“Find the good.”
This plaque greeted me when I walked into the bathroom of my Airbnb suite. I felt very taken with it.
I’m not sure if it’s a result of my upper Midwestern upbringing, but I struggle accepting gifts. “But are you sure?” I always find myself asking when someone offers me something for nothing. I’d hate to inconvenience someone, you know? Not inconveniencing people was like our golden rule growing-up.
For example, I was always under the impression that accepting seconds from a host or hostess who cooked a meal was inconveniencing them out of leftovers. My perspective changed when I hosted a dinner party. I felt elated when my guests returned for seconds. It meant that they enjoyed the food and this made me happy. I couldn’t have even cared if they cleaned-out the crock-pot.
Just this past month, I booked a room through Airbnb in Iowa City. For a very reasonable price, my accommodations included a private bedroom and bathroom suite inside a family’s home. I had never used Airbnb before and expected my hostesses to be relatively hands-off. While they respected my privacy, they also offered me everything under the sun to make my stay more comfortable and welcomed me with the warmth I’d expect from old friends. One of the hostesses reflected on their Airbnb experience, sharing that they’ve been fortunate. Everyone who has booked with them has brought good into their lives.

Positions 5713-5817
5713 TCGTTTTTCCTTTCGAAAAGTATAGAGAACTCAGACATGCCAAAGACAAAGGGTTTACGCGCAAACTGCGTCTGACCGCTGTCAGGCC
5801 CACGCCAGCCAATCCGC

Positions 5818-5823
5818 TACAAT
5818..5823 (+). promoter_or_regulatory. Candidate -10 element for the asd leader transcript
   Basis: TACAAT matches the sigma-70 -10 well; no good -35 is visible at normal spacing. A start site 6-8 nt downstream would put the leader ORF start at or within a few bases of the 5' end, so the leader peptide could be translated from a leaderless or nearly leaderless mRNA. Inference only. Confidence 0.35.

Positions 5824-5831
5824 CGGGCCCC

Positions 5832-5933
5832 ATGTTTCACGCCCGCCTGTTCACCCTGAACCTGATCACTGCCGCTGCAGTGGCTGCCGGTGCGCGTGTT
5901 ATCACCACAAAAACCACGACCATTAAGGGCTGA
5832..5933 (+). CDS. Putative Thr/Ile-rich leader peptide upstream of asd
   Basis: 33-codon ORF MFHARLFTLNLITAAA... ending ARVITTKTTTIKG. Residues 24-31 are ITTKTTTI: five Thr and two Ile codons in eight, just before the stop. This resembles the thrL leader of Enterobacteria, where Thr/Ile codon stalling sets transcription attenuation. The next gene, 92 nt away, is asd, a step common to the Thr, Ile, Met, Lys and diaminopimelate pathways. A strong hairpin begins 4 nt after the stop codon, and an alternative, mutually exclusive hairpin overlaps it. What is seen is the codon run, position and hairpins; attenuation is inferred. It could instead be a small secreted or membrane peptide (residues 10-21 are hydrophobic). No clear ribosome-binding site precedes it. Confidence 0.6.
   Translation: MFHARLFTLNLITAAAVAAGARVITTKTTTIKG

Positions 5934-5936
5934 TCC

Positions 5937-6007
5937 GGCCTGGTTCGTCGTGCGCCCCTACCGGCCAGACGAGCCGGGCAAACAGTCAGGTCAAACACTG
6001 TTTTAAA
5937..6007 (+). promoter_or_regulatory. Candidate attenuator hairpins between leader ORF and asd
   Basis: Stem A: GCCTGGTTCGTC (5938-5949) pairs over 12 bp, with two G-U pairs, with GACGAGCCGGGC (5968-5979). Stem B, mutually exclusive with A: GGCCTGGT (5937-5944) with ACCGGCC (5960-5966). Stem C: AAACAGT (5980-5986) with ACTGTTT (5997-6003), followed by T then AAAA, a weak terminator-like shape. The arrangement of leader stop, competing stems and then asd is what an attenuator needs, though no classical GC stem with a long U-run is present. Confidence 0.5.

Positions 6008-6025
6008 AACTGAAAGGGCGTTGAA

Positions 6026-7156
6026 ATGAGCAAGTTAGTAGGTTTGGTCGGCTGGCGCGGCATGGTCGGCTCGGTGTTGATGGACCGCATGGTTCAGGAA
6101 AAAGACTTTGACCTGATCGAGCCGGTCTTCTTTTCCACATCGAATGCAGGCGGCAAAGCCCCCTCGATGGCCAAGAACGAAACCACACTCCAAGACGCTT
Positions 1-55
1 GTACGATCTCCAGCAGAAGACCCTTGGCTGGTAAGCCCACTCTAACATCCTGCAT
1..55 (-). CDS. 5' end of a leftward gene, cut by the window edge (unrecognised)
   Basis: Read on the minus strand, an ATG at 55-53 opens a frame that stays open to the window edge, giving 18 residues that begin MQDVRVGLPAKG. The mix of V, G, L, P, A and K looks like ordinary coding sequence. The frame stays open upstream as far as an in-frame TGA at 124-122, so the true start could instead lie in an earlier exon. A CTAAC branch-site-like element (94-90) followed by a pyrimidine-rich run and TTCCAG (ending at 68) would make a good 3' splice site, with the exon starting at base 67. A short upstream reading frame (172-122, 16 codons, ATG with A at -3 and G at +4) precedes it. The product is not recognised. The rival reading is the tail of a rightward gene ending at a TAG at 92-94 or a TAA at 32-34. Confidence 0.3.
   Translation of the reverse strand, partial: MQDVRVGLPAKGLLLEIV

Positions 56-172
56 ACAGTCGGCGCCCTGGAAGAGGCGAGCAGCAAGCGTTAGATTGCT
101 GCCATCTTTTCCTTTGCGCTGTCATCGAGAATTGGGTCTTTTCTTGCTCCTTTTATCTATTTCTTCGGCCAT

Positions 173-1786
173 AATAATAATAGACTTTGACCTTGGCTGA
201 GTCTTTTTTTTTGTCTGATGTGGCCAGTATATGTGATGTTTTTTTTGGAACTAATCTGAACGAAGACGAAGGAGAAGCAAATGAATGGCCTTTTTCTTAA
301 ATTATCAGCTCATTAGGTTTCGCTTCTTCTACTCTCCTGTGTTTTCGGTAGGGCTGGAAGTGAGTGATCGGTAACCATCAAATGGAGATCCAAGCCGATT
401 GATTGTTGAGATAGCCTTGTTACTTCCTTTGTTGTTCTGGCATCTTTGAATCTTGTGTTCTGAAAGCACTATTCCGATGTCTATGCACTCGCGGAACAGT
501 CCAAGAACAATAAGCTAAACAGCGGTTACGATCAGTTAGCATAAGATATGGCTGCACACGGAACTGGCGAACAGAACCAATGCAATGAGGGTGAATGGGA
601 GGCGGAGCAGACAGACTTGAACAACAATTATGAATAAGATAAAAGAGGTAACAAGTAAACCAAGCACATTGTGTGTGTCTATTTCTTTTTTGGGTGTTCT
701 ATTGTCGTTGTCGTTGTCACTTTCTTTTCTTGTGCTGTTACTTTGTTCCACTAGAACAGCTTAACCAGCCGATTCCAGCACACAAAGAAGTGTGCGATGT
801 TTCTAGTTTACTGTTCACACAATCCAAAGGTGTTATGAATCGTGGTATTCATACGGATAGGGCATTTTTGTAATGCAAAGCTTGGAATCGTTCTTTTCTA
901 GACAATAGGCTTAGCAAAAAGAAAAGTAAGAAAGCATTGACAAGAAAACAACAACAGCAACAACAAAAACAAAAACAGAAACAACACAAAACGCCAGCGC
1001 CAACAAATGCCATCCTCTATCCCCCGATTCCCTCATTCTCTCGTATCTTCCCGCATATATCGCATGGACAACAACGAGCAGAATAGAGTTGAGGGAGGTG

My hostesses invited me to join them and their toddler for pancakes the next morning. They insisted and so I gladly accepted. I felt humbled by all of their gestures of hospitality. Something as simple as sharing pancakes brought all of us a lot of joy.
The funny thing about traveling is that it kind of thrusts you into the arms of strangers. You’re away from home and oftentimes lost. You’re weary, probably hungry, and a glass of cold water might sound like the best thing in the world. I regret spending my money on a lot of things, but I don’t regret spending any on travel. It makes me grow, it challenges me to me push through my anxieties, and it connects me with others. Travel makes me braver but it also makes me vulnerable. Accepting the hospitality of strangers humbles me and inspires me to be more hospitable to others.
These days, it’s easier to avoid many day-to-day human interactions that we never could years ago. We can check in and out of hotels, choose self-checkouts at grocery stores, and order any type of food delivered to our homes with phone apps. This first Airbnb experience and many bed and breakfast visits has connected me with the coolest people over a common dinner table; college graduates just returning from their Peace Corps roles overseas, engineers, architecture enthusiasts, and retired folks on bucket-list road trips across the United States.
Strangers who wanderlust connecting with other strangers over food usually leads to good things. Taking the chance has paid off with heart-growing dividends.